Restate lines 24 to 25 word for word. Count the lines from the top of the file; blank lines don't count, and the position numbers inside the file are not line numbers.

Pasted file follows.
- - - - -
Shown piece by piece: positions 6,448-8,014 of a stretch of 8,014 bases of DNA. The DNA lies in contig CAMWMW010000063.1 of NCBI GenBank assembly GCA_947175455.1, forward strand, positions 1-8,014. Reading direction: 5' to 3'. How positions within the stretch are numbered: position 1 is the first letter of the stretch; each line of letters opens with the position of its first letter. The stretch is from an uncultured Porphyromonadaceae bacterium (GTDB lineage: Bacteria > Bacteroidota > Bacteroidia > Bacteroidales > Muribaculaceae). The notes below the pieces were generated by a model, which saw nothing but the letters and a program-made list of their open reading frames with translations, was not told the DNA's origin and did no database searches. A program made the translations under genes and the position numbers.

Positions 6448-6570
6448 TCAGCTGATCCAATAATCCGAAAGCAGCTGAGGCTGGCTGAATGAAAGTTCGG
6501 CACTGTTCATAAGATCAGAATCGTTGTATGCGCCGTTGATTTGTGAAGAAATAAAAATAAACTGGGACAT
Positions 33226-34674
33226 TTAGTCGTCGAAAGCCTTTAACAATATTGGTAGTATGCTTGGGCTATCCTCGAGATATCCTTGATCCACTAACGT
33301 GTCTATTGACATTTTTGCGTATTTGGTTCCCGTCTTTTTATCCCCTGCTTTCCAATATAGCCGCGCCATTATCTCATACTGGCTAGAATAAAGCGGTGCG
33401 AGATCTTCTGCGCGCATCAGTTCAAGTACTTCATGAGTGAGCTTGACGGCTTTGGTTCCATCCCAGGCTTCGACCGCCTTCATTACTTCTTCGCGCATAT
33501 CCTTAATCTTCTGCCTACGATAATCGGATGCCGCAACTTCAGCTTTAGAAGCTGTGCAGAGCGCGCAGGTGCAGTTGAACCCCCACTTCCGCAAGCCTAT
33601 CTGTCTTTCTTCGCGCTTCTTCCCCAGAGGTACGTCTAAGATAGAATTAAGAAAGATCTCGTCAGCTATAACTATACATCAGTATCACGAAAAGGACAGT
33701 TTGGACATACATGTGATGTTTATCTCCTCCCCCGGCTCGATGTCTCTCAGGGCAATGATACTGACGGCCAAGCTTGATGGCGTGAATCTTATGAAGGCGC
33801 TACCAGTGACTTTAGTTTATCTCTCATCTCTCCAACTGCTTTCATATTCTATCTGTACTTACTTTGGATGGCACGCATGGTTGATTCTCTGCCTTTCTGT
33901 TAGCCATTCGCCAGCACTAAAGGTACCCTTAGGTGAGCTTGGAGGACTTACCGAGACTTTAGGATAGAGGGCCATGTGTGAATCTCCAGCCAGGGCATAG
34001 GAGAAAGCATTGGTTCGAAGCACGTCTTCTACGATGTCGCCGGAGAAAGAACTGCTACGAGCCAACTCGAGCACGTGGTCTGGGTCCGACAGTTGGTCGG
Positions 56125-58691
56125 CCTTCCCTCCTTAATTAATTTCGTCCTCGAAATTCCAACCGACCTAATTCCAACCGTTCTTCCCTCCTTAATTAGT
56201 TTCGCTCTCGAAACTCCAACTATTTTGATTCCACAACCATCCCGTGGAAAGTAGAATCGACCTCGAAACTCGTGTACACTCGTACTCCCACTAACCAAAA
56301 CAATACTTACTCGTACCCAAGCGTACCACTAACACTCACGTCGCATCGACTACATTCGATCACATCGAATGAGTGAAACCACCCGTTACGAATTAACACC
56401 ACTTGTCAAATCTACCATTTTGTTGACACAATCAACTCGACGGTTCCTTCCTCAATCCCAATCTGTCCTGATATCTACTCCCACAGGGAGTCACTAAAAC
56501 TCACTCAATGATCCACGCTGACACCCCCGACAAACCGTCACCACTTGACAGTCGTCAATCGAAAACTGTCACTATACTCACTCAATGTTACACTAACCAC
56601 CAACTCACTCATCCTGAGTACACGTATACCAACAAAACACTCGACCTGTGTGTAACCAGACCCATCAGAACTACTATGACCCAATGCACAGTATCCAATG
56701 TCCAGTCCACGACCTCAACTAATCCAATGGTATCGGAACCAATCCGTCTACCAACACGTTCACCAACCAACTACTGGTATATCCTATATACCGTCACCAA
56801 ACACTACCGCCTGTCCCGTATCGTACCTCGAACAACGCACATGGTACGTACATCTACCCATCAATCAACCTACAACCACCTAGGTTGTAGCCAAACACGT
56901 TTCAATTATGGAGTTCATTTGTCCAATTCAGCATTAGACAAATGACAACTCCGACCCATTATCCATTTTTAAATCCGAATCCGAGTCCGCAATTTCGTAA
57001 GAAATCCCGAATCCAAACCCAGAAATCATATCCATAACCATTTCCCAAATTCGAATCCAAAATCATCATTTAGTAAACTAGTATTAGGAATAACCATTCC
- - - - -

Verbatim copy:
56901 TTCAATTATGGAGTTCATTTGTCCAATTCAGCATTAGACAAATGACAACTCCGACCCATTATCCATTTTTAAATCCGAATCCGAGTCCGCAATTTCGTAA
57001 GAAATCCCGAATCCAAACCCAGAAATCATATCCATAACCATTTCCCAAATTCGAATCCAAAATCATCATTTAGTAAACTAGTATTAGGAATAACCATTCC